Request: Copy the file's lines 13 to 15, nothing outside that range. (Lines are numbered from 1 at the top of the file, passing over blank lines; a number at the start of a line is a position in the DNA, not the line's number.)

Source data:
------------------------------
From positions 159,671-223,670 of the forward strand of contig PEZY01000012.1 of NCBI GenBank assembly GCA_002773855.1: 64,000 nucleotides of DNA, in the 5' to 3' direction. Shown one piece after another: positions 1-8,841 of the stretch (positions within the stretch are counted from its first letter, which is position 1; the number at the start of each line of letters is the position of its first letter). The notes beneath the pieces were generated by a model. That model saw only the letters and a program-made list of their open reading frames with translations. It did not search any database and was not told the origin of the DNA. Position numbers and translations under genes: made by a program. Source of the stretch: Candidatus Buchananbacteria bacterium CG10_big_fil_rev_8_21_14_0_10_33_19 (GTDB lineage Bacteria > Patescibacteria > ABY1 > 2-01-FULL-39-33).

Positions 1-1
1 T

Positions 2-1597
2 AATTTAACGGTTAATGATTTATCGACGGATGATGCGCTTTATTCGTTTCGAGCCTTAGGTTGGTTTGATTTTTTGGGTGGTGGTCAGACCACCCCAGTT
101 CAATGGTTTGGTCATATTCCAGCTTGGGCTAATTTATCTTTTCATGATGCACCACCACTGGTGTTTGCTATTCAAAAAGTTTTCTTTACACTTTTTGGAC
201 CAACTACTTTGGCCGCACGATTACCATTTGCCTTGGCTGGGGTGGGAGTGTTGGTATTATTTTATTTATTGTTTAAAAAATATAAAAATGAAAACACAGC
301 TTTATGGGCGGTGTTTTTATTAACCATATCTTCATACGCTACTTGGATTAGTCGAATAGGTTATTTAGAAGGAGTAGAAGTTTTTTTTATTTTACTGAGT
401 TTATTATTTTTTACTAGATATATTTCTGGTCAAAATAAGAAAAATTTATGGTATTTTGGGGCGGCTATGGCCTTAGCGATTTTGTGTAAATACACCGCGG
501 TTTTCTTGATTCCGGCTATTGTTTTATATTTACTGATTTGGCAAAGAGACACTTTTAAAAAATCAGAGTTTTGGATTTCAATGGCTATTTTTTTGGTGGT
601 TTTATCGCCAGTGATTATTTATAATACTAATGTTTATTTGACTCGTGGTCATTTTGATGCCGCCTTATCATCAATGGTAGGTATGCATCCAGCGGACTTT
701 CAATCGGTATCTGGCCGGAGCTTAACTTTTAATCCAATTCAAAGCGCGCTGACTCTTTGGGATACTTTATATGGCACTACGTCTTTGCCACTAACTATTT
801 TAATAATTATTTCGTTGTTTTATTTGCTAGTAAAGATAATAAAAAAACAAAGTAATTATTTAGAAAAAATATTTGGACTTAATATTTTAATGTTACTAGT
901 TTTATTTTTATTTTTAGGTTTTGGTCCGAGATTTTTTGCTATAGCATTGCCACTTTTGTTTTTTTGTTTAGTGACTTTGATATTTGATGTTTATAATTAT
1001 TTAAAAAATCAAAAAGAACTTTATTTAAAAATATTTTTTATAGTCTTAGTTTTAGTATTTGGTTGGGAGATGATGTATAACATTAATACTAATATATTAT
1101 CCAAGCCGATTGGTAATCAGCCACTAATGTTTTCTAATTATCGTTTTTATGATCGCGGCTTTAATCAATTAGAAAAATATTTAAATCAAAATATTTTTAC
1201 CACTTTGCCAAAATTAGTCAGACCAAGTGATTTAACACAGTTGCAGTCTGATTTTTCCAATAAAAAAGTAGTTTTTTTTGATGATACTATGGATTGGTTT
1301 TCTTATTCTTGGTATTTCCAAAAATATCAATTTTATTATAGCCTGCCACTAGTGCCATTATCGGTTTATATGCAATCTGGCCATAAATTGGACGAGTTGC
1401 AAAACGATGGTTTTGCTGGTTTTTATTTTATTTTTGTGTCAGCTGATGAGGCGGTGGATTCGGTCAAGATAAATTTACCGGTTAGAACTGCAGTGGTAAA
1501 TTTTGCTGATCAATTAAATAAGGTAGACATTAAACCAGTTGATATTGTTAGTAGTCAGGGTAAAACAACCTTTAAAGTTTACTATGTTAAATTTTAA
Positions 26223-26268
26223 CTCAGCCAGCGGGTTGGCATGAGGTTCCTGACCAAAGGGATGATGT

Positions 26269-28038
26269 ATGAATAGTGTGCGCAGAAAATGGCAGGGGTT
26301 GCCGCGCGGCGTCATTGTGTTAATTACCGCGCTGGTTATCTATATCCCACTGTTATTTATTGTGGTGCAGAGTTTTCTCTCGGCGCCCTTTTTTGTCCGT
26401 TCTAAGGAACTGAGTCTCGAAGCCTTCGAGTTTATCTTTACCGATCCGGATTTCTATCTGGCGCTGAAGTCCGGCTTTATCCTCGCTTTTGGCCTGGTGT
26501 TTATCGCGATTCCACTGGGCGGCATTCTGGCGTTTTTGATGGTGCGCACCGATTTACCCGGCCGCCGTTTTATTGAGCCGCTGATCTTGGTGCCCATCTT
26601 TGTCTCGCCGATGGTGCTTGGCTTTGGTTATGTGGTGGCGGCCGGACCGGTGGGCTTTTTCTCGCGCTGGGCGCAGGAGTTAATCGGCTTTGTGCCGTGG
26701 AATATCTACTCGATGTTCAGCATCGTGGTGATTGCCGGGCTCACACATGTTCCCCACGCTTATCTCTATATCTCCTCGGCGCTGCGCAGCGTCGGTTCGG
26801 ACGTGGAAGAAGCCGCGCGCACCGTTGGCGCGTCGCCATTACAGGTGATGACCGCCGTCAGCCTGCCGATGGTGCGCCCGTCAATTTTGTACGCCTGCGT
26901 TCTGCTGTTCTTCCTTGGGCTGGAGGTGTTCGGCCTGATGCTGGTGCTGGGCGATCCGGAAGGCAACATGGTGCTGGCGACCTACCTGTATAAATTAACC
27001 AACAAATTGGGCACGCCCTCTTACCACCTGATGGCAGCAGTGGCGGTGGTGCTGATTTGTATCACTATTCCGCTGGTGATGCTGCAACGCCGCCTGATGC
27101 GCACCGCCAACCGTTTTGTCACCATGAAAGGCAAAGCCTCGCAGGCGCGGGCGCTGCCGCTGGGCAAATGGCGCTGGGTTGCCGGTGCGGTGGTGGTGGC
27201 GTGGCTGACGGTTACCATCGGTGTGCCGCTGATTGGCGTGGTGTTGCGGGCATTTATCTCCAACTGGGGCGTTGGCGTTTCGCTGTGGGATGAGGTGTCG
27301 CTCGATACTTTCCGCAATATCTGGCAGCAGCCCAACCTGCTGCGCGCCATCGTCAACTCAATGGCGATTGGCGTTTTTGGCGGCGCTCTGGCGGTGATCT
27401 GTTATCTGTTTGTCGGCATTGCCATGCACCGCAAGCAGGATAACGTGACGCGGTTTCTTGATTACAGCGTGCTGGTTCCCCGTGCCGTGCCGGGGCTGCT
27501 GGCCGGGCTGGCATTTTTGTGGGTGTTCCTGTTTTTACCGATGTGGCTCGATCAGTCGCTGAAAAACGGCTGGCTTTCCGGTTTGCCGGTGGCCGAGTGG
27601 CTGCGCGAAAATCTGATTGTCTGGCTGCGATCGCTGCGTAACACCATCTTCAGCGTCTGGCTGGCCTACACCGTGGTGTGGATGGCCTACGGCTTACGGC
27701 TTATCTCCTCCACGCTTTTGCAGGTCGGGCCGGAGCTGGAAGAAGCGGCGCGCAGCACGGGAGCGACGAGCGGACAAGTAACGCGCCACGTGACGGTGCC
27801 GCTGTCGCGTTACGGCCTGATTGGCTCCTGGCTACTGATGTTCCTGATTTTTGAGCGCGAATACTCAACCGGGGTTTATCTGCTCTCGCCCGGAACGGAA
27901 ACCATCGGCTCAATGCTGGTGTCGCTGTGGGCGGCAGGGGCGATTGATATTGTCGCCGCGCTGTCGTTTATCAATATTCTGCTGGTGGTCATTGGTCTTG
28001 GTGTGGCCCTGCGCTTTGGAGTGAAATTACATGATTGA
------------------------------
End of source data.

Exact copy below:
801 TAATAATTATTTCGTTGTTTTATTTGCTAGTAAAGATAATAAAAAAACAAAGTAATTATTTAGAAAAAATATTTGGACTTAATATTTTAATGTTACTAGT
901 TTTATTTTTATTTTTAGGTTTTGGTCCGAGATTTTTTGCTATAGCATTGCCACTTTTGTTTTTTTGTTTAGTGACTTTGATATTTGATGTTTATAATTAT
1001 TTAAAAAATCAAAAAGAACTTTATTTAAAAATATTTTTTATAGTCTTAGTTTTAGTATTTGGTTGGGAGATGATGTATAACATTAATACTAATATATTAT